"Can you imagine not having a cell phone at that age," Sevos says. "They can't buy that nice watch, and they have no money for clothes. It's the bling and the flash, and having stuff. They don't have parents who will put that on their credit cards."
As felons, these young men have to fight their way up from the bottom of our society. At the July graduation, counselors, parole officers and mentors spoke about how hard they work to do so. One man took two part-time jobs. Some men have to distance from family and old friends just to stay out of trouble. All of them have to consistently attend meetings, follow their recovery programs and meet their goals.
Sometimes they slip up.
"Developmentally, we think of them more as adolescents," Sevos says. "Their development has been stunted and they don't know anything except what they have experienced. The fact of the matter is they do have trial and error, and they are doing that in a culture of drugs and guns and crime, where their friends are all still in it.
"OK, it's your 21st birthday and you got drunk with your old buddies and got a DUII. Or maybe, they just don't go to see their parole officer. We work with them to mitigate those mistakes. Because whether it's small or large, if you're already a convicted felon then you are far more likely to go back to prison.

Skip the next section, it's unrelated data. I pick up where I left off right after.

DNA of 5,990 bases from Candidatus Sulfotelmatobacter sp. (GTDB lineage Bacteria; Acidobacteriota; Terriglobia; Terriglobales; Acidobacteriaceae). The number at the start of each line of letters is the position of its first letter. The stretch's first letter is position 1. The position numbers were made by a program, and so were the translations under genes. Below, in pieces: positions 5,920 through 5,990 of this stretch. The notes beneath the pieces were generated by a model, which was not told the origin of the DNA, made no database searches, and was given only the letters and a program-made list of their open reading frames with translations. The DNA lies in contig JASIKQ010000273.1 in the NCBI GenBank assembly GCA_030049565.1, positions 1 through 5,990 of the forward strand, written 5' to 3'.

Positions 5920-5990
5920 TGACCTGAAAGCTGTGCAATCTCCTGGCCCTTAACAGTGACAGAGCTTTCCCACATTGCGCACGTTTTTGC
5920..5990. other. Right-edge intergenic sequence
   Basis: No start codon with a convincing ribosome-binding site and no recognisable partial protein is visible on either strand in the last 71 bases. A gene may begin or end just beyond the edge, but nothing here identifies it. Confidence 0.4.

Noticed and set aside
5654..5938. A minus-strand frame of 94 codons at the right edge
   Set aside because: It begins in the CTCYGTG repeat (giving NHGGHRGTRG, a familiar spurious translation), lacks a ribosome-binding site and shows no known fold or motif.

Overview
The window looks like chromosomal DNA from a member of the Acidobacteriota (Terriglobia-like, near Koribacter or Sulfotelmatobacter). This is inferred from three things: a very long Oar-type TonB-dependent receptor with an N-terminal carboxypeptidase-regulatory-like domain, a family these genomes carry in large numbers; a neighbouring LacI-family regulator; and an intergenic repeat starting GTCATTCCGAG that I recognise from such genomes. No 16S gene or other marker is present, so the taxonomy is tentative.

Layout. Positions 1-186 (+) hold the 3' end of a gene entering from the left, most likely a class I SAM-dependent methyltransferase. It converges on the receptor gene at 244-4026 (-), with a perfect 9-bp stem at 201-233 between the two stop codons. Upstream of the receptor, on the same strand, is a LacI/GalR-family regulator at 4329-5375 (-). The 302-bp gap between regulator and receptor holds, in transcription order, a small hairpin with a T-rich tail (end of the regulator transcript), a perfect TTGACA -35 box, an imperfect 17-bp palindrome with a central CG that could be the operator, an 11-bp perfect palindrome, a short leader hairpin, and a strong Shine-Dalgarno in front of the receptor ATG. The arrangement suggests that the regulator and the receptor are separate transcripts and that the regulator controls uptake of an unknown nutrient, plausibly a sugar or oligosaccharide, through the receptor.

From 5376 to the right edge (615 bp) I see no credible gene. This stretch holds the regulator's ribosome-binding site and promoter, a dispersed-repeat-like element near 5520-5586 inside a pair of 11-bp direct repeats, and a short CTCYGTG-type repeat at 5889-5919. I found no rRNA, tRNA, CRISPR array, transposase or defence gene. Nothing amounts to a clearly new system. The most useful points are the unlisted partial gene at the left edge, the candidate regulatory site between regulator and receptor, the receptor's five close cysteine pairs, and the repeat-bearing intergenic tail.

Luke "Skywalker" Stolarzyk
has a 4.0 GPA at community college and works an alcohol recovery program.
At the CPR graduation, program coordinator Marina Poltorak told Luke: "You didn't lie. You did exactly what you said you were going to do. I'm extremely proud of you."


"They are labeled and that has long-term effects," Sevos says. "They can change their attitudes. They can change the peers they hang out with – their anti-social friends and acquaintances. But if you've been incarcerated as a young person, you can never really get away from that. In terms of risk you can never erase the fact that someone was locked up at age 15."
Mentors who have survived the same challenges of incarceration and rehabilitation are a key part of the program. Kate Desmond, supervisor of gang intervention programs with Multnomah County's Community Justice says mentoring and peer support help make the CPR program successful.
"What I like so much is that this program allows participants to have an active role in their recovery and in making good choices for themselves," she says. "They hold each other accountable. It's easier for them to be held accountable by the group. 'Hey you said you were going to do A, B. and C, when you were inside.' So they can be very supportive of each other in making the right decisions."







  Part Two: A Mentor and a Graduate seize their second chance